Protests and Reason

by Chidem Kurdas

In the past week mass protests erupted in different parts of the world. The reasons were diverse. In the Middle East, demonstrations spread across the region following the killing of American diplomats in Libya over an anti-Muslim film. In China, crowds attacked Japanese shops and offices, over the two countries’ competing claims on some small islands in the East China Sea. In Russia, anti-government protestors called for the removal of President Vladimir Putin.

One can sympathize or not with any given protest—I happen to feel for the Russians opposing a corrupt and oppressive regime. But it may be more useful to pose two cool-headed questions. One, why are the organizers doing this? Two, why are the ground-level participants there?

Sometimes the answer to the first question is obvious—thus Russian opposition parties across the political spectrum put up their flags at the Moscow event.  No surprise, given Mr. Putin’s stratagems over the years to block any challenges to the power he has monopolized.

In China, the government itself might have had a hand in encouraging demonstrations to show popular support for the policy concerning the islands. But if that was the case, it must have backfired.  A commentary that appeared in venues controlled by the state and the Communist party complained that “patriotic acts exceeded the boundary of reason and legitimacy…”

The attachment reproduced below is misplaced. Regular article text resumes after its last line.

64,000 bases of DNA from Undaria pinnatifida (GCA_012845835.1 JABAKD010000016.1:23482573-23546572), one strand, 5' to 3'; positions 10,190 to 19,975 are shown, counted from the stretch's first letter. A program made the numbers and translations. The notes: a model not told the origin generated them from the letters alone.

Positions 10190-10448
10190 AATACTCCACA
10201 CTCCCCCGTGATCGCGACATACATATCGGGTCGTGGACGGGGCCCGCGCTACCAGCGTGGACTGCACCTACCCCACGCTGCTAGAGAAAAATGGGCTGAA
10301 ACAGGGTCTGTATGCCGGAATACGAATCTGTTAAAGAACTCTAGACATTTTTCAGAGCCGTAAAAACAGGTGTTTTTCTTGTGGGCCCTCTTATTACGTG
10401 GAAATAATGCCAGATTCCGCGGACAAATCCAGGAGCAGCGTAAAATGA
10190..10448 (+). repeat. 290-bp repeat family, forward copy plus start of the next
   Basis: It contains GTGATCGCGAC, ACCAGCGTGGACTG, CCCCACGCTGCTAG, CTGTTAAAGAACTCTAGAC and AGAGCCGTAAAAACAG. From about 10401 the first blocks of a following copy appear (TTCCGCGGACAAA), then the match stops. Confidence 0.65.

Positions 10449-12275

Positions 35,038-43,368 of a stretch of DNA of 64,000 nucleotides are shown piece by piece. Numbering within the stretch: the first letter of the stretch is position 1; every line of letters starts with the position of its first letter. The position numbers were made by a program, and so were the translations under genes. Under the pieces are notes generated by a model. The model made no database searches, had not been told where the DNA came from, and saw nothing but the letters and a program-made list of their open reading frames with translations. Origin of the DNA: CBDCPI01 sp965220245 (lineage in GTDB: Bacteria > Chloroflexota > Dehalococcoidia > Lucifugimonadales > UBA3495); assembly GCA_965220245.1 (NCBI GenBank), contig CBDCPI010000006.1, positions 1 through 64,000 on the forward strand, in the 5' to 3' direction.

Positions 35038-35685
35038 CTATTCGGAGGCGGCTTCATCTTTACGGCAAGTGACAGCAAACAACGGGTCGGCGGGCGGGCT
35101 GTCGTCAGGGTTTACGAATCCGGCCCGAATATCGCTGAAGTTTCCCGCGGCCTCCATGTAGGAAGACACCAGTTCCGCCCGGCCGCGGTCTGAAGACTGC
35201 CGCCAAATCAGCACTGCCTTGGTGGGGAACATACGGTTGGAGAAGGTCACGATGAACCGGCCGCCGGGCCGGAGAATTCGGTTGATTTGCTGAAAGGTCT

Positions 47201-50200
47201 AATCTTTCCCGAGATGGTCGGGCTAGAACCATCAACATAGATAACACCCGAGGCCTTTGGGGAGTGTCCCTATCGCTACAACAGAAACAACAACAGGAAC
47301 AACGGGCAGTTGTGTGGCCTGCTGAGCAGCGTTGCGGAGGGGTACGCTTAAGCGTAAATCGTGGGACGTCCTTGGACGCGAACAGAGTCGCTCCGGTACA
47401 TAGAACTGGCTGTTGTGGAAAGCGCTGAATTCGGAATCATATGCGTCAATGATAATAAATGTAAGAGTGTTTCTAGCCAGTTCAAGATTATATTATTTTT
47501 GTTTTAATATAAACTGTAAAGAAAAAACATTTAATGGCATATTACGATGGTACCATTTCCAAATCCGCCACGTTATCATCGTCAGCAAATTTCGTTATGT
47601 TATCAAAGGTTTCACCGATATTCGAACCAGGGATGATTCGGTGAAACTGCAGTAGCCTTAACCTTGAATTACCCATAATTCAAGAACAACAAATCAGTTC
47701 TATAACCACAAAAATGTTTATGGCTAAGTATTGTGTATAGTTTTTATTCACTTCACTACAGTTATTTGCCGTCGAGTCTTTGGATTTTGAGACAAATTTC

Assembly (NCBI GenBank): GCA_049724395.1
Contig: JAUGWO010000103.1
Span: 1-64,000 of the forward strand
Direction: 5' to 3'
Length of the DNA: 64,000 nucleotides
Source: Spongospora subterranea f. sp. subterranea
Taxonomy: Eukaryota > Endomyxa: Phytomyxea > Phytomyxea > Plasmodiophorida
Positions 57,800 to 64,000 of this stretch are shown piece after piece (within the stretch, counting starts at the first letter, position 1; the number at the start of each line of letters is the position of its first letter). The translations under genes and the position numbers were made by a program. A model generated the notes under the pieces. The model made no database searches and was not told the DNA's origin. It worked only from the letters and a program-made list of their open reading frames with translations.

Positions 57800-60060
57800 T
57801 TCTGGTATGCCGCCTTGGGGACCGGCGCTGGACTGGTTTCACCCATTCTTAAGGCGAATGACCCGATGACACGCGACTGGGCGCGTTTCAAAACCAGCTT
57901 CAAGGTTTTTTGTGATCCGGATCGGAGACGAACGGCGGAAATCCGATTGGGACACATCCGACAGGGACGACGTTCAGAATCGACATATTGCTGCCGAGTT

The other question is harder. What makes people take the risk of being hauled away by the police or beaten? Assuming that the organizers are not providing a material reward to take part in an event, individuals join the crowd because they feel like showing their anger or more generally their attitude toward a cause. They want to do so in the company of like-minded others. So, large numbers of people are willing to run a risk of ending in jail, in a hospital or even dead— in the past few days, protestors were killed in Egypt, Lebanon, Sudan and Tunisia.

Many participants may not realistically assess the potential danger. There is a large element of not caring or perhaps not recognizing one’s vulnerability. Thus the young are much more likely to march out on the streets with banners and probably also those with less to lose. Young college students are easy fodder for demonstrations; not so middle-aged investment bankers.

Suppose the protests help achieve the object that the marchers want – which is exceedingly rare – and this benefits the population at large—rarer still. Then in economic terms there is a free rider problem. The protestors took the risk; many others received the benefit of their sacrifice for free, without making an effort or getting into hazardous situations.

But the narrow economic calculus is not sufficient. The protestors strongly want something. Presumably the feeling of satisfaction they will get if it happens and turns out to be truly a good thing will compensate for the hardship. And the rest of the population will recognize their patriotism.

More frequently, the object is not clear. And sometimes protests lead to horrendous unexpected developments—most early 20th century Russians angry at the Czarist government did not anticipate the communist state that they helped usher in, which made the previous regime look humane by comparison.

To improve their odds, demonstrators need to apply a modicum of reason to their strong feelings. They should ask themselves: What do I want? Will this action help achieve that? When I’m middle aged and look back, will I think this was a good idea?

8 thoughts on “Protests and Reason

  1. Chidem is thinking of protests as a producer or intermediate good, whose efficacy depends on its achieveing an end. It is certainly that, but may also — at least for some — partake of a consumption good. It is then an end unto itself.

    People engage in all sorts of danagerous activities, for sport and pleasure. And, as Chidem, notes, the young often underestimate the risk.